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US President Joe Biden speaks with reporters before boarding Air Force One from Andrews Air Force Base in Maryland on September 12. Photo: AFP

US-China relations: Biden’s biotech plan has limited near-term impact on Chinese firms, consultants say

  • The capital markets’ response was likely a ‘knee-jerk reaction’, despite concerns over the impact of Biden’s executive order on China’s biotech industry
  • The biotech sector has emerged as another battlefront in the Sino-American tech war, as the Covid-19 pandemic disrupts drug and vaccine supply chains

The immediate impact of the US government’s new plan to strengthen its domestic biotechnology industry will be limited, according to consultants, despite worries that it could severely hurt Chinese companies in the sector.

Chinese biotech stocks tumbled last week, after US President Joe Biden signed an executive order, outlining plans to bolster research and manufacturing in the American “bioeconomy”, which covers a plethora of products derived from biological sources, including medicine and vaccines.

Shares of Wuxi Biologics in Hong Kong slumped 20 per cent to HK$53.40 on Tuesday in its biggest decline in seven months, closing at HK$51.85 on Friday.

Pharmaron Beijing and Asymchem Laboratories Tianjin Co, two other Hong Kong-listed Chinese pharmaceutical companies, saw their shares drop 15 per cent and 11 per cent, respectively, from the previous week’s close.


Inside a plant in China producing the WHO-approved Sinovac Covid-19 vaccine

Inside a plant in China producing the WHO-approved Sinovac Covid-19 vaccine

While some investors fear the US move could signal further decoupling between the world’s two largest economies, the capital market’s response was probably a “knee-jerk reaction”, given the number of companies unrelated to biotech that were caught in the sell-off, said Helen Chen, Greater China managing partner for L.E.K. Consulting, an international consultancy.

“The immediate reaction did not discriminate,” she said. “It’s not just the biologics manufacturers – you had CROs [contract research organisations] doing animal studies, or laboratory research. Pharmaron is actually a lot more into chemistry than it is into biologics manufacturing.”

Bruce Liu, partner at strategy consultancy Simon-Kucher & Partners, agreed that it remains to be seen if the executive order has “real teeth”.

“The near-term impact is more psychological than functional,” he said.

The biotech industry has recently emerged as another battlefront in the China-US tech war, with the latest executive order seen as designed to curb American reliance on China for new medicine production.

Geopolitical tensions have become particularly pronounced during the Covid-19 pandemic, as supply chain disruptions affected the production and distribution of critical drugs and vaccines.
Last week, Chinese foreign ministry spokeswoman Mao Ning warned the US government against “artificially” hampering global tech communication and trade.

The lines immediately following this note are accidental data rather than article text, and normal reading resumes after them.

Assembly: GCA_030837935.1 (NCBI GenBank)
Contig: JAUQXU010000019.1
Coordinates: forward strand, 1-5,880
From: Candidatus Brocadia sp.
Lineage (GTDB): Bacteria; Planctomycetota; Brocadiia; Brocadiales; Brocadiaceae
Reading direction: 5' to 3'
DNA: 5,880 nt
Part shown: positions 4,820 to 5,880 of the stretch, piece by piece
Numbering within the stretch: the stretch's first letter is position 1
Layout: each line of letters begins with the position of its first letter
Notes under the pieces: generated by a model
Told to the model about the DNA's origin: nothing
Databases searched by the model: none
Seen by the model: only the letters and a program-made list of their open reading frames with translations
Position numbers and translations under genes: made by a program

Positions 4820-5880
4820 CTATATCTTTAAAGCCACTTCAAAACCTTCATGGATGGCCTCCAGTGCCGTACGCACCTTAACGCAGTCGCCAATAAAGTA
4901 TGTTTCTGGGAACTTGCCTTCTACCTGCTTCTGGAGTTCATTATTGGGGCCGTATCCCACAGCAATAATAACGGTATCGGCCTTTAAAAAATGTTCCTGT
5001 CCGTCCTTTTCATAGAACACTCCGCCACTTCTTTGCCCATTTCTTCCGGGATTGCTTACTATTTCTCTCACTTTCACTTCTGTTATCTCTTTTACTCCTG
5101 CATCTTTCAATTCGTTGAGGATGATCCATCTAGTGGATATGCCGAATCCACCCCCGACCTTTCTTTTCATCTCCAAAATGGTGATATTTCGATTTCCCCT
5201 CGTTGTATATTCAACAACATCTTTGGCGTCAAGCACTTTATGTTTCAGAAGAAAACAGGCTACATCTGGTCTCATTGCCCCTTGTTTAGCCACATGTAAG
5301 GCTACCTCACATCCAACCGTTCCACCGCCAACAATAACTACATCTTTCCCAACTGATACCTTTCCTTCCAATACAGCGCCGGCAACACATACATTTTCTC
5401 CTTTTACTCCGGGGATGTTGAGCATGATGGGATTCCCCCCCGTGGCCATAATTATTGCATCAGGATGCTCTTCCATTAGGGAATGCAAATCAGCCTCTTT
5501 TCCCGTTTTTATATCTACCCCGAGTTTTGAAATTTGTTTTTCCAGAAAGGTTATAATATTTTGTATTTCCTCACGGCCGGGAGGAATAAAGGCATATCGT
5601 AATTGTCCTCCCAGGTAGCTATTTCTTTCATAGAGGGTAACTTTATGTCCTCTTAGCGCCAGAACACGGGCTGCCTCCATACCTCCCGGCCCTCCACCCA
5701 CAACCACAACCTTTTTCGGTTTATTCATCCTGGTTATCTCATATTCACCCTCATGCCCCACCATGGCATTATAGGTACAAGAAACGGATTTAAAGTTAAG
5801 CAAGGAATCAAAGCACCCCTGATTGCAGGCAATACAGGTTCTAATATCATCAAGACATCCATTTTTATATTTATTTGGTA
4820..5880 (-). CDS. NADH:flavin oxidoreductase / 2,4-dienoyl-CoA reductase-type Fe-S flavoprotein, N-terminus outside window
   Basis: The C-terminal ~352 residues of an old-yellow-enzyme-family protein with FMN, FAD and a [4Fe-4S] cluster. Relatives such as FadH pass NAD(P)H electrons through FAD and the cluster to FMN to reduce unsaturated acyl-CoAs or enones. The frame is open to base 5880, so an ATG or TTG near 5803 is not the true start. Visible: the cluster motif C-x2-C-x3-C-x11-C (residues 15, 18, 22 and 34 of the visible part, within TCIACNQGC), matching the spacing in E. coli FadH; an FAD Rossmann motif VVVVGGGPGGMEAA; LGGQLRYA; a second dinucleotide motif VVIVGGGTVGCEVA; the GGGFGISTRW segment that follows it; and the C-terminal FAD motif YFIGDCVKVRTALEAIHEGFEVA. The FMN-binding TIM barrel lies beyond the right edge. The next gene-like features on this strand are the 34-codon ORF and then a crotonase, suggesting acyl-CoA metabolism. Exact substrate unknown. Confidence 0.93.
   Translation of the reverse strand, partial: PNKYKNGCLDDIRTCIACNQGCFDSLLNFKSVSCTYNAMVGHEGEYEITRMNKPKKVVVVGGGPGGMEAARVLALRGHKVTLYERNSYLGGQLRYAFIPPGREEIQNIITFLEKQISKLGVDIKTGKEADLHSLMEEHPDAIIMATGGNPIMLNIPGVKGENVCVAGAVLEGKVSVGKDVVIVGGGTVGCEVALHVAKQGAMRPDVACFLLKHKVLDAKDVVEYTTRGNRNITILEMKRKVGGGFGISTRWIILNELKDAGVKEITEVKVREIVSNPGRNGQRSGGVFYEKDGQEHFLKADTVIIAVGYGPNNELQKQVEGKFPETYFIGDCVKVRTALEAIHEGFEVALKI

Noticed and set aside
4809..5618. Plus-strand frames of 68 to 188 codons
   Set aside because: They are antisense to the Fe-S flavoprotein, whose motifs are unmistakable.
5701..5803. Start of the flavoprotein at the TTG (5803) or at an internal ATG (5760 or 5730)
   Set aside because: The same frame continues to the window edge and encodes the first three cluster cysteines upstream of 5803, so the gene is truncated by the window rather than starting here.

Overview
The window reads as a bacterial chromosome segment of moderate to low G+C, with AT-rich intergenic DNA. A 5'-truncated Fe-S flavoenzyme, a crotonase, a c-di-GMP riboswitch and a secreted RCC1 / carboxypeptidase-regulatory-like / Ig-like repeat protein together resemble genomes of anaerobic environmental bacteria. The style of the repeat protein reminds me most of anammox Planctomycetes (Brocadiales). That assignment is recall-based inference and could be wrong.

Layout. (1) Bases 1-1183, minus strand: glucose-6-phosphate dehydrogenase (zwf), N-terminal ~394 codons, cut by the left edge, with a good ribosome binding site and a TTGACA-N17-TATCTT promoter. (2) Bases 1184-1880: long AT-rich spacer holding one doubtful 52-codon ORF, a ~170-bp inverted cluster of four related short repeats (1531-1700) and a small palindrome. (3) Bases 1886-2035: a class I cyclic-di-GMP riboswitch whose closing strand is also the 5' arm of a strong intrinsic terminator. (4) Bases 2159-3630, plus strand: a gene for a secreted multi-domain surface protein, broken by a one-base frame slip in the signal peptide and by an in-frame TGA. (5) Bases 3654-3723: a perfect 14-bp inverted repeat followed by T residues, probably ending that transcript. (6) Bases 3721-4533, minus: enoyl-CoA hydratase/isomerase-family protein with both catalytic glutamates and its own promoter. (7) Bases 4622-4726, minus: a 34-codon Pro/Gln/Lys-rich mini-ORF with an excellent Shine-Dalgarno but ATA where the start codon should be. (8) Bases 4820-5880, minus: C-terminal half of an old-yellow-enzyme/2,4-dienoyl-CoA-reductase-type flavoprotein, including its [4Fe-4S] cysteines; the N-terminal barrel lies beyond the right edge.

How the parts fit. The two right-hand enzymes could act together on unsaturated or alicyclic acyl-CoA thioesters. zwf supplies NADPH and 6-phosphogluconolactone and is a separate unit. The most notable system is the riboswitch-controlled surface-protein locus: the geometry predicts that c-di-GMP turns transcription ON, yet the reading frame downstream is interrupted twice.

Biden’s executive order could have a “huge impact” on Wuxi Biologics and the CRO industry, Dai Ming, a fund manager at Huichen Asset Management in Shanghai, said last week. “China will probably lose some of its CRO market share, given most of the industry companies have about half of their revenue coming from overseas.”

Chinese workers produce medicine at a factory in Jian city, eastern China’s Jiangxi province. Photo: Imaginechina

Washington’s move is “sensible” in terms of national industrial policy, said L.E.K. Consulting’s Chen. “In light of the recent Covid situation, national governments are very much interested in supply chain security, drug security and vaccine security.”

Still, it does not mean that all biotech manufacturing activities will suddenly shift to the US, said Chen.

“First of all, there has to be enough capacity in the US to supply everything in the US,” she said. “The price has to be comparable [with products from other markets]. The ability to run the technology has to be comparable, right?

“So, the business decisions will not be so clear-cut.”

On the other hand, there has been growing recent interest from international firms in innovations coming out of the Chinese market, Chen said.

Vials of Pfizer’s updated Covid-19 vaccine during production in Kalamazoo, Michigan. Photo: Handout
Biotech is a key pillar of Beijing’s “Made in China 2025” industrial master plan, as the government aims to reduce the nation’s reliance on imported drugs. In May, the National Development and Reform commission released its own development plan, which set 2035 as a goalpost to become a world leader in the sector

An August report by business consultancy McKinsey said that China has created a conducive environment for biotech and pharmaceutical companies to develop drugs and stimulate the market through research, clinical development and manufacturing.

Last month, Chinese biotech firm Jemincare signed a US$650 million licensing agreement with a subsidiary of Swiss-based Roche Group for a prostate cancer drug.

In May, American multinational Merck & Co and Chinese firm Kelun-Biotech inked a deal worth nearly US$1 billion for the development of a solid tumour treatment.

“We view that as a very strong validation of the level of science that has been reached by companies in China now,” Chen said.